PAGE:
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In the year 1942, while millions were being slaughtered on battlefields and in German extermination camps, three composers in different countries wrote sonatas for violin and piano. Nothing connects these works to contemporary events or to each other. They are acts of escapism by expert musicians who chose not to engage with the worst time in human history. Aaron Copland’s is an act of self-denial, using folksy tunes that he picked up on Hollywood film sets, snatches of an organic America that never was. Upon finishing the score he heard that a pilot friend, Harry Dunham, had been shot down…

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Recordings of Ralph Vaughan Williams fall into the middle of the Atlantic. English interpreters – Boult, Barbirolli, Hickox, Handley and most recently Andrew Manze – veer towards understatement, allowing the power of the music to emerge by stealth. Americans – Stokowski, Previn, Slatkin – are more energetic and explicit. These may be broad generalisations, but they reflect just how narrow the arteries are of Vaughan Williams reception. No star non-UK or US conductor has ever taken up his symphonies. The only European champion on record is the Dutchman Kees Bakels on Naxos. Where do these concerts by the London Symphony…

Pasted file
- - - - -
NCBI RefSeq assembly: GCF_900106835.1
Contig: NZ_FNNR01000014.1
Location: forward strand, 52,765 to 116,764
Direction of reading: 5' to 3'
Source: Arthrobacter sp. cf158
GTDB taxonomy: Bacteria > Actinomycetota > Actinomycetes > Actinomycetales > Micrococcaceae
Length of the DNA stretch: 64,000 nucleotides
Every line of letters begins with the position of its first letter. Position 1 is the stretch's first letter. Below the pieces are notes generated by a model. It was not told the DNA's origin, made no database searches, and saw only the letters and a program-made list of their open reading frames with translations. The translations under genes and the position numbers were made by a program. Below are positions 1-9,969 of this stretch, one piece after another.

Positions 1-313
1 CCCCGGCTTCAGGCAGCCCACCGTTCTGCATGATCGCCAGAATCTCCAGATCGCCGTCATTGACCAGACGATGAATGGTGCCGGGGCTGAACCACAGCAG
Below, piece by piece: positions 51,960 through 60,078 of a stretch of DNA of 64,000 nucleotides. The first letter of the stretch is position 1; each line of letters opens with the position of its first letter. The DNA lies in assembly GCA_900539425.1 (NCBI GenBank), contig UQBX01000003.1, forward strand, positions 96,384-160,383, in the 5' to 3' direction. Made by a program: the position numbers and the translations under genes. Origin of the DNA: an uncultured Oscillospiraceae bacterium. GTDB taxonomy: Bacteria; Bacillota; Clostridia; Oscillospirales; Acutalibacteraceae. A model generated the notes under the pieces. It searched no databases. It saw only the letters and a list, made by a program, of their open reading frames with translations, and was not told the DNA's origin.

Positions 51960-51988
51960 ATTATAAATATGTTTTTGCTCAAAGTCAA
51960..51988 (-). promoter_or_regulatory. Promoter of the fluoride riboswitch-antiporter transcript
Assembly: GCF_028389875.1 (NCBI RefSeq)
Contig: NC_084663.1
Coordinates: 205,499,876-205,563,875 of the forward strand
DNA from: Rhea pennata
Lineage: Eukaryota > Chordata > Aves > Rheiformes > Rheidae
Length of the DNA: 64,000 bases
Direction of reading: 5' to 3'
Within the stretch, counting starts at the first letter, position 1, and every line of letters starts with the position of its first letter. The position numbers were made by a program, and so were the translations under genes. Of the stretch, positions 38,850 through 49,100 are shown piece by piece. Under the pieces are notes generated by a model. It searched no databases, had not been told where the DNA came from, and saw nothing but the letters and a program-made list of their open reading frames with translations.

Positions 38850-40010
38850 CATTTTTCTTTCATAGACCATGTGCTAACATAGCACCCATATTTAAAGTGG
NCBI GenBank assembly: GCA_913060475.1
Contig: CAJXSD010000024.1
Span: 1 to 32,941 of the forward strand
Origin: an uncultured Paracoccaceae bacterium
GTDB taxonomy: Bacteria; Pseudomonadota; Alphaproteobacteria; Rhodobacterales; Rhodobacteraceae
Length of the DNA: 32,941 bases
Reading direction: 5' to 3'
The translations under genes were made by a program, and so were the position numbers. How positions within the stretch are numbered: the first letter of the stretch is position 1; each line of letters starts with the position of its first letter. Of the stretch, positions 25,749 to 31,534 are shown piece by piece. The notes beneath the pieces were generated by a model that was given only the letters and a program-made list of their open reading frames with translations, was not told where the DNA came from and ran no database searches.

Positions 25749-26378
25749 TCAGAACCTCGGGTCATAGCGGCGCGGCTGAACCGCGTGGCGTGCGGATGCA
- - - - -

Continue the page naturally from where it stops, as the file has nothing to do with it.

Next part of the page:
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When did you last hear Hindemith? Seriously, when did you last consciously select a piece of music by Paul Hindemith above all other composers living or dead, or go to a concert with one of his works? In his time (1895-1963), Hindemith was so prominent a modernist that the Nazis kicked him out of the country and so prolific a composer that, hearing of King George V’s death while in a BBC studio, before leaving the building he dashed off a musical lament to be performed that same day. It’s a bit of a mystery why Hindemith has vanished so…

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When you hear the term ‘multiple issues’ in 2021 it usually signifies that Covid is not the only cause of death. This album has multiple issues. On the positive side, it marks the return of the US violinist Hilary Hahn after a year’s sabbatical that was doubled in length by pandemic lockdown. Hahn, 41, is one of few concert violinists to enjoy broad media recognition and she is much needed on our empty concert stages. Her playing has lost none of her edgy assertiveness or her eye for a selling angle. The album, which contains works by a Finn, a…